The 100th anniversary of New York City's second-deadliest disaster passed without much notice seven years ago, as fairly few people commemorated the day when a steamship sank and more than 1,200 people drowned on their way to a church picnic.
But another horrific moment from the Big Apple's past is hardly so forgotten.
Next Friday, March 25, will mark a century since the fire at the Triangle Shirtwaist Factory in Manhattan killed 146 people, mostly young women (some only children) who were working for a living. Plenty of people are remembering the tragedy: PBS aired a documentary earlier this month, and HBO will show one next week. Poetry readings, art exhibits, and panel discussions will honor the dead and examine the meaning of the disaster and its aftermath.
Why was this event so important? For one thing, because the Triangle fire presents a picture of a changing country, revealing callous carelessness at the top of society and the strength and will at the bottom.
David Von Drehle, now a journalist at Time magazine, captivatingly wrote about the tragedy in 2003's Triangle: The Fire that Changed America. This week, I asked him to explore why we're still moved and engaged by what he calls "one of the great and tragic stories of American history."
Q. What drew you to this story?
I had moved to New York City and found myself living near New York University. I was out walking through the neighborhood and saw a historical marker on a building. I'm the kind of person who stops and reads those things.
I was surprised to discover that the [Triangle fire] building is still standing. It's a classroom building for NYU. I'd pass by that corner frequently, almost every day, and find myself looking up at the windows and trying to imagine what happened.
Q: I've taken a walking tour of that area of Manhattan and was surprised to discover where the Triangle Fire happened, right in the center of things. The building is right next to Washington Square, near where many rich people lived, correct?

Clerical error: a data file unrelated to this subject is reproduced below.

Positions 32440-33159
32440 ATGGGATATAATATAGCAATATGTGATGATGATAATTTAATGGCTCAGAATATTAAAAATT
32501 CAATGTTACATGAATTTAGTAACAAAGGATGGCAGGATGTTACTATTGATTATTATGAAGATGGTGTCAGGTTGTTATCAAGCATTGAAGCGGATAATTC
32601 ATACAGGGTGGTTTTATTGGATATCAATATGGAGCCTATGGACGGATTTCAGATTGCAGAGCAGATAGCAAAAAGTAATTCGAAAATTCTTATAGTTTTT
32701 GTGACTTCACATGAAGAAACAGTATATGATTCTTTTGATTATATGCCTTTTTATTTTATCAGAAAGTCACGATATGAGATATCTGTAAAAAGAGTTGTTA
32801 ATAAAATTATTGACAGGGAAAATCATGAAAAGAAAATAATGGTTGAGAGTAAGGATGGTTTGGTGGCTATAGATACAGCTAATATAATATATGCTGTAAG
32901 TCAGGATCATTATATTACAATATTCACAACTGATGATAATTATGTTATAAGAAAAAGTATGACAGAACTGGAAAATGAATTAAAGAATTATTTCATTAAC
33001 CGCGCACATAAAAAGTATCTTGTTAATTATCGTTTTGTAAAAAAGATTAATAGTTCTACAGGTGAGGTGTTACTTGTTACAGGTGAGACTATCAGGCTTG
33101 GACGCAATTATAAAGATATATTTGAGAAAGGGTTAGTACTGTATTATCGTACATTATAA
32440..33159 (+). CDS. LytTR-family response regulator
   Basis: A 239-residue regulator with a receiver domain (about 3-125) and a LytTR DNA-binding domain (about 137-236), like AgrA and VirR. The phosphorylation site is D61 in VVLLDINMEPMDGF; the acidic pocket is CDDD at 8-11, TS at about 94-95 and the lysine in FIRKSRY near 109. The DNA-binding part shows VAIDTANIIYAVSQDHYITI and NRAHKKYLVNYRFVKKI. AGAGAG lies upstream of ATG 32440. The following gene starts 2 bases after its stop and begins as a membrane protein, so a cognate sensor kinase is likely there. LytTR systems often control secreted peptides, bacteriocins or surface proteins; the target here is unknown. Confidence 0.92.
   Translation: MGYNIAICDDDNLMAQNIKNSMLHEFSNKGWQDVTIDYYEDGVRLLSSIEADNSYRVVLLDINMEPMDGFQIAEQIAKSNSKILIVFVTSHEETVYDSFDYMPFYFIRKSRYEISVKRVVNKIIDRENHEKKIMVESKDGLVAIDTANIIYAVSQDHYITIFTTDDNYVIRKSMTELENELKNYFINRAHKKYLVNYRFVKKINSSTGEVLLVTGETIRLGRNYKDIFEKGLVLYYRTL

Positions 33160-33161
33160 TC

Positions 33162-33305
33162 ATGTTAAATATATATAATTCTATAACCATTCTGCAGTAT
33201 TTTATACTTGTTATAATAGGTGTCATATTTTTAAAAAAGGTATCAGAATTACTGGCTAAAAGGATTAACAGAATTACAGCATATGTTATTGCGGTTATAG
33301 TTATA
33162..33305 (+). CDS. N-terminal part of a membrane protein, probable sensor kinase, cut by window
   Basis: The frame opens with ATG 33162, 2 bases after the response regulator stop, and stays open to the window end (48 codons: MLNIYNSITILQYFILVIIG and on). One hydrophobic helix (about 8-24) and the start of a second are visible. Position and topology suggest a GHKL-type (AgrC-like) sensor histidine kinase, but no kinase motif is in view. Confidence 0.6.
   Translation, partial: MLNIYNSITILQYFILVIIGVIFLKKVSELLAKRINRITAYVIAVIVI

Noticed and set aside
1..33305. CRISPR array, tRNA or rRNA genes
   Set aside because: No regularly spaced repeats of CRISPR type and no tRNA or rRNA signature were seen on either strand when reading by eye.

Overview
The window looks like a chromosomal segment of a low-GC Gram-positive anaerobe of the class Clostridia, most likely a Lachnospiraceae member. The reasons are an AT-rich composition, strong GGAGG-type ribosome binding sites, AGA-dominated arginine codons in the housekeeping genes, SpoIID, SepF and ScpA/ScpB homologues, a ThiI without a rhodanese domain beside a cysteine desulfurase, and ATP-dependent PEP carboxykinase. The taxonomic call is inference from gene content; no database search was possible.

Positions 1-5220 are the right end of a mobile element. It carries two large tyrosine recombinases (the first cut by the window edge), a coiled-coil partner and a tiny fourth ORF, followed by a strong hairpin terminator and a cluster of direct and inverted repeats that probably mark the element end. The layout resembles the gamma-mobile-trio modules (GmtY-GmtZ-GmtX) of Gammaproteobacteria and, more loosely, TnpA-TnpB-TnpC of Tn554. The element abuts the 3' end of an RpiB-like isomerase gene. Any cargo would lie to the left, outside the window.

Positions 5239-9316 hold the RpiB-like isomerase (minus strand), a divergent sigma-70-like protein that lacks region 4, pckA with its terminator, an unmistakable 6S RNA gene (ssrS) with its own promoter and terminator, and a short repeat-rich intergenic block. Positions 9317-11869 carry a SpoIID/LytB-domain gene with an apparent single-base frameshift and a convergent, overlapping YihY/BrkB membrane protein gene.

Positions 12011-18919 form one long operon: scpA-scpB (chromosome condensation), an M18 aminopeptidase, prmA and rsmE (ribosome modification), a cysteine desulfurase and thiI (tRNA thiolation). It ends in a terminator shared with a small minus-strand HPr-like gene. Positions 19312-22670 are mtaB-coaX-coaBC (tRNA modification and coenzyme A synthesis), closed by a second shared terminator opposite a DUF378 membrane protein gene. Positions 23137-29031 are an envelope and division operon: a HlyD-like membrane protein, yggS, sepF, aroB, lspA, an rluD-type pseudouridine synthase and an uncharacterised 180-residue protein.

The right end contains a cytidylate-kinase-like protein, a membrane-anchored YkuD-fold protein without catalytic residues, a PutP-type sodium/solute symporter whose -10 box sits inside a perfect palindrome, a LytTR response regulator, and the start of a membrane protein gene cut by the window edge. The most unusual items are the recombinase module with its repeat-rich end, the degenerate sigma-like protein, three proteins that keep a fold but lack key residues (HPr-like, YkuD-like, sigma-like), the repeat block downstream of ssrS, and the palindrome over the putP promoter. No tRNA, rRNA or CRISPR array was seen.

It's a short block east of Washington Square, which was sort of the meeting point between the poor downtown and the wealthier uptown. In those days, Soho and then the Lower East Side were pretty rough, crowded, and very poor tenement areas that were home to lots of new immigrants and factory workers. You had people of all types meeting in Washington Square.
Q. Why is the Triangle fire still important today?
Part of the reason is that the story of the fire speaks to so many groups.
It speaks to women because the majority of the victims were young women, working women, whose activism through their labor union had really begun to speak to the feminist movement of 100 years ago. We think of feminism as being the invention of the 1970s, but really that period at the turn of the century when the campaign to win the vote for women was reaching its peak, a time of enormous feminism, with great interest in the conditions of women in factories.
It speaks to the Jewish American experience. A majority of these workers in garment factories were Jewish women. It speaks to the Italian American experience, the labor movement. And, of course, young people really relate to this story, so many of the victims were teenagers.
Q. The story has a lot of villains. Who are the heroes?
They're first and foremost the workers themselves.
The thing that I've always objected to was the idea that the fire produced important lasting changes because it was so terrible, the spectacle was so awful, that the public's heart was touched.
The reason reform happened was because those workers and their colleagues in the New York factories had begun organizing and had begun voting. They had organized an enormous strike in 1909-1910 and were forming coalitions with wealthy progressive leaders. They were making their issues known. People were organizing and demanding change before [the fire] happened.
Q. What are the lessons of the tragedy for today's world?
The way change happens is not by having the best idea or by making the most emotional appeal. The way lasting change happens is by winning the attention of the vote-counting politicians, working the system. Or as Mother Jones said, organize organize, organize.
Randy Dotinga is a regular contributor the Monitor's book section.